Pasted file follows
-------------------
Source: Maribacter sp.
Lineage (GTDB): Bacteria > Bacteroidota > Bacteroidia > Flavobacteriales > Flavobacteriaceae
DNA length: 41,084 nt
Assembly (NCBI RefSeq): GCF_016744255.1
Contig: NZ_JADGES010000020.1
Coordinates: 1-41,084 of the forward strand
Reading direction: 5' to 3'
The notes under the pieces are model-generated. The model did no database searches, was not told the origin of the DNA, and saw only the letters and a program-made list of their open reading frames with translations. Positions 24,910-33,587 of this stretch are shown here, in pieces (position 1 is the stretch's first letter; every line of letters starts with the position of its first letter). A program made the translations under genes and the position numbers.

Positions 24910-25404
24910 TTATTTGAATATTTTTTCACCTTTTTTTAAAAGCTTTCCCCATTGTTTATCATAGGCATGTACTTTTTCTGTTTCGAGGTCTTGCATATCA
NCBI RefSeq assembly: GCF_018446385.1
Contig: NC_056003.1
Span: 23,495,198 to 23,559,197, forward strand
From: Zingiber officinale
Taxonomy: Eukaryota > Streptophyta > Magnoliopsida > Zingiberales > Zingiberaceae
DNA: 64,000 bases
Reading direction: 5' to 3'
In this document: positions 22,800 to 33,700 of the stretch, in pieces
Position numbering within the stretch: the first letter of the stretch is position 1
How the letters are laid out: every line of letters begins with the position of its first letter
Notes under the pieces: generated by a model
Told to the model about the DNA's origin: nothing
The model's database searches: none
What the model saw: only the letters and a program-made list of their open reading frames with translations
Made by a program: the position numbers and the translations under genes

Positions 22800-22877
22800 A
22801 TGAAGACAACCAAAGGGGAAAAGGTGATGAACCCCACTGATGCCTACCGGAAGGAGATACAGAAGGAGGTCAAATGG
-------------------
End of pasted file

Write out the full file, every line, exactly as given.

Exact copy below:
Source: Maribacter sp.
Lineage (GTDB): Bacteria > Bacteroidota > Bacteroidia > Flavobacteriales > Flavobacteriaceae
DNA length: 41,084 nt
Assembly (NCBI RefSeq): GCF_016744255.1
Contig: NZ_JADGES010000020.1
Coordinates: 1-41,084 of the forward strand
Reading direction: 5' to 3'
The notes under the pieces are model-generated. The model did no database searches, was not told the origin of the DNA, and saw only the letters and a program-made list of their open reading frames with translations. Positions 24,910-33,587 of this stretch are shown here, in pieces (position 1 is the stretch's first letter; every line of letters starts with the position of its first letter). A program made the translations under genes and the position numbers.

Positions 24910-25404
24910 TTATTTGAATATTTTTTCACCTTTTTTTAAAAGCTTTCCCCATTGTTTATCATAGGCATGTACTTTTTCTGTTTCGAGGTCTTGCATATCA
NCBI RefSeq assembly: GCF_018446385.1
Contig: NC_056003.1
Span: 23,495,198 to 23,559,197, forward strand
From: Zingiber officinale
Taxonomy: Eukaryota > Streptophyta > Magnoliopsida > Zingiberales > Zingiberaceae
DNA: 64,000 bases
Reading direction: 5' to 3'
In this document: positions 22,800 to 33,700 of the stretch, in pieces
Position numbering within the stretch: the first letter of the stretch is position 1
How the letters are laid out: every line of letters begins with the position of its first letter
Notes under the pieces: generated by a model
Told to the model about the DNA's origin: nothing
The model's database searches: none
What the model saw: only the letters and a program-made list of their open reading frames with translations
Made by a program: the position numbers and the translations under genes

Positions 22800-22877
22800 A
22801 TGAAGACAACCAAAGGGGAAAAGGTGATGAACCCCACTGATGCCTACCGGAAGGAGATACAGAAGGAGGTCAAATGG